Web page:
Whether extra disks should be live or spare now depends on HDs versus SSDs
Suppose, not entirely hypothetically, that you have a server with at least three or four spare drive bays and you want to build a mirrored storage setup that can maintain redundancy without requiring an in-person drive swap should a drive fail. Let's say you go with three drives in the system in total. Obviously two of them have to be mirrored in order to get your basic redundancy, but the third one could be used either to make a three way mirror or held back as a (configured) hot spare.
(If you can use four drives, you can have a three way mirror and a spare, or a four way mirror.)
In the old days of hard drives, you generally might as well use your extra drive as an additional mirror instead of holding it back as a spare. Either way the drive was usually going to be powered on and spinning, and this was enough to start counting down its lifetime. Having it active as a mirror got you some additional read IOs a second and meant you kept all your redundancy without needing any time for a mirror re-synchronization after a drive failed.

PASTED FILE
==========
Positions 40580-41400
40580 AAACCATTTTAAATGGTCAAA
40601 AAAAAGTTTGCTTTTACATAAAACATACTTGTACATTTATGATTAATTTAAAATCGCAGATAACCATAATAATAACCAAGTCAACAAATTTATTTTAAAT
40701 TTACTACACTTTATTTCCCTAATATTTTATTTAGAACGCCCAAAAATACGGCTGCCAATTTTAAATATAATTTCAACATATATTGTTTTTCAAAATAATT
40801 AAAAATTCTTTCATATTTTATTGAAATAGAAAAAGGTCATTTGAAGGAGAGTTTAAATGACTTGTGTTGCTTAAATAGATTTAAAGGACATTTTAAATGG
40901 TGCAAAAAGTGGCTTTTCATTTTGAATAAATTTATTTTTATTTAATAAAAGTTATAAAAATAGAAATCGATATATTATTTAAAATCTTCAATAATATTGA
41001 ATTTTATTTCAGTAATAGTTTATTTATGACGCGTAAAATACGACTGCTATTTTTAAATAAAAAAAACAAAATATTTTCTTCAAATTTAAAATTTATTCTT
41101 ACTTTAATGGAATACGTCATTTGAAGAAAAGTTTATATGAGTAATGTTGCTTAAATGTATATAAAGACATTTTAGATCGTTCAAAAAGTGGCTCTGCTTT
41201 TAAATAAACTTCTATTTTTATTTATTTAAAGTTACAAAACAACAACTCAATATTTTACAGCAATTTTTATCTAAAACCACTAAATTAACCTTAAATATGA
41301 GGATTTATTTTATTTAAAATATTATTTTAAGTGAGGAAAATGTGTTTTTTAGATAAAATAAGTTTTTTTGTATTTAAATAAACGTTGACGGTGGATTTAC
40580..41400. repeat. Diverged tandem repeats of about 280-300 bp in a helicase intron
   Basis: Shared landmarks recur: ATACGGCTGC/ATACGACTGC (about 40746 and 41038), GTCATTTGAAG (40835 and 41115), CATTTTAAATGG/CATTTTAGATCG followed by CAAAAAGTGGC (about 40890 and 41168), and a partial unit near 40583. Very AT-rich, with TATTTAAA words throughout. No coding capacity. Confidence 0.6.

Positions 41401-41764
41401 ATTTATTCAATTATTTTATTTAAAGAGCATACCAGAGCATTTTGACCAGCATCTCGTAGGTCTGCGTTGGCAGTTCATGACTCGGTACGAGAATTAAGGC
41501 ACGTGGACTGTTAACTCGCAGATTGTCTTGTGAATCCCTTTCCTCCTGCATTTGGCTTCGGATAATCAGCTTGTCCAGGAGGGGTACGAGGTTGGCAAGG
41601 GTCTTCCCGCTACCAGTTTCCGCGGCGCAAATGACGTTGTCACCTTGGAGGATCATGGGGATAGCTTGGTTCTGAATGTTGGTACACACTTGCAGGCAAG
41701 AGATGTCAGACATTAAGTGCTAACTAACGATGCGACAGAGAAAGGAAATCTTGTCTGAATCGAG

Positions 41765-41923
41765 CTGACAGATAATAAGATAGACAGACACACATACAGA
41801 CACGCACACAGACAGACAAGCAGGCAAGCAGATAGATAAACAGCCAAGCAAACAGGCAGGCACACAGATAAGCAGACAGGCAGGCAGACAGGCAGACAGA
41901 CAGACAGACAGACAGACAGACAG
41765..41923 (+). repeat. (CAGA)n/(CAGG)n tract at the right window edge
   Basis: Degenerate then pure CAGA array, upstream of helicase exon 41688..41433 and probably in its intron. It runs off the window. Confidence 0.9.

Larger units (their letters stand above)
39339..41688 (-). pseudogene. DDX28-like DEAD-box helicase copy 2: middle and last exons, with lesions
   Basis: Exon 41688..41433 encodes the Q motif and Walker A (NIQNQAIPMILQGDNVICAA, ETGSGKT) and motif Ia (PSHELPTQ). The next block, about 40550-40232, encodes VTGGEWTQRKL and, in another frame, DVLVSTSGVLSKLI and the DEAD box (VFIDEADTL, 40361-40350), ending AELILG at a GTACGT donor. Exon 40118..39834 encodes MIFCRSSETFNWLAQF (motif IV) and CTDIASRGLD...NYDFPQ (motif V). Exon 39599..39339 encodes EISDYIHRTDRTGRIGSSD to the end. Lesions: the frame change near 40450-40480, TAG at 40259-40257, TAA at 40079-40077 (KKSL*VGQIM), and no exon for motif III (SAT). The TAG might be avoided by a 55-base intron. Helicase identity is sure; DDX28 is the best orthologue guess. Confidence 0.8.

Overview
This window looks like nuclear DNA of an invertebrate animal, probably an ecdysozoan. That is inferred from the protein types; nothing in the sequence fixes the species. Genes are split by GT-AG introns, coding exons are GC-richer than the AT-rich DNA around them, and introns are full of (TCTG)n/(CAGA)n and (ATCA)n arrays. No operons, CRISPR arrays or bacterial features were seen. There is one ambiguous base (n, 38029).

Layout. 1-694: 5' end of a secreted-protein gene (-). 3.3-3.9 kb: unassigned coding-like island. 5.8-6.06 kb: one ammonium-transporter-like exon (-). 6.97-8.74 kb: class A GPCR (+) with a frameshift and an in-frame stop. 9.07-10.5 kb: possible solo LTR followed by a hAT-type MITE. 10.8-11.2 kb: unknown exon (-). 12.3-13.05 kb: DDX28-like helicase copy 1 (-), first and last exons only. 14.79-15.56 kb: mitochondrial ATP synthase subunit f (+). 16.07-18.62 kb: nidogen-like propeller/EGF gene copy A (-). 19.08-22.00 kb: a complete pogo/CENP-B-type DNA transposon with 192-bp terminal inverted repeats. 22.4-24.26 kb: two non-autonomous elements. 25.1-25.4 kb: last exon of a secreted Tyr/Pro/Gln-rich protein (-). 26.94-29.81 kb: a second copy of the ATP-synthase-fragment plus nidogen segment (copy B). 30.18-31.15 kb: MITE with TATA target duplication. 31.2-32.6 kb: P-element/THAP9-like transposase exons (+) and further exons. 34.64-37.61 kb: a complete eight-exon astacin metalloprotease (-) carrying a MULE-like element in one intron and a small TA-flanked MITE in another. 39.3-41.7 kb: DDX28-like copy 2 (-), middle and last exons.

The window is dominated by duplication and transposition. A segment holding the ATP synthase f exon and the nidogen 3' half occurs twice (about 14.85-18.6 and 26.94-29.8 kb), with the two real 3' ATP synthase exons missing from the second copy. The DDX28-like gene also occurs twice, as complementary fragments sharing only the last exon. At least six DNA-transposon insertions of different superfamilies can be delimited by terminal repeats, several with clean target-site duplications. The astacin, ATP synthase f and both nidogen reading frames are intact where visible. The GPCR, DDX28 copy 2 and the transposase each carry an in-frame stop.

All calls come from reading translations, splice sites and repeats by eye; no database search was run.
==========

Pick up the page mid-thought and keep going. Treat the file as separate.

(The folklore, at least, was that powered on time was the most important thing for hard drive lifetime because of wear on the main motor. There were other mechanical parts involved in things like the read/write heads, but my impression is that they were usually not seen as a likely source of failure. This may be incorrect in practice.)
In the new days of solid state disks, I've recently realized that that's no longer really true. The amount of time a SSD spends powered on does matter, but so does the amount of data that's been written to it (and perhaps the read volume as well). By keeping your extra SSD out of the mirror, you avoid exposing it to all that write traffic, which prolongs its lifetime. By putting less load on your extra SSD in general, you also hopefully make it less likely that the SSD will suffer an infant mortality death too close to another SSD dying. Or in short, with SSDs, write and read activity now matters. A quiet drive is likely to be a longer-lived drive, so keeping your extra drive quiet is good.
(At the same time you want to poke the extra drive periodically just to make sure it still works. Regular SMART probes might be good enough, but for caution you might want to do a tiny bit of writes every so often or something.)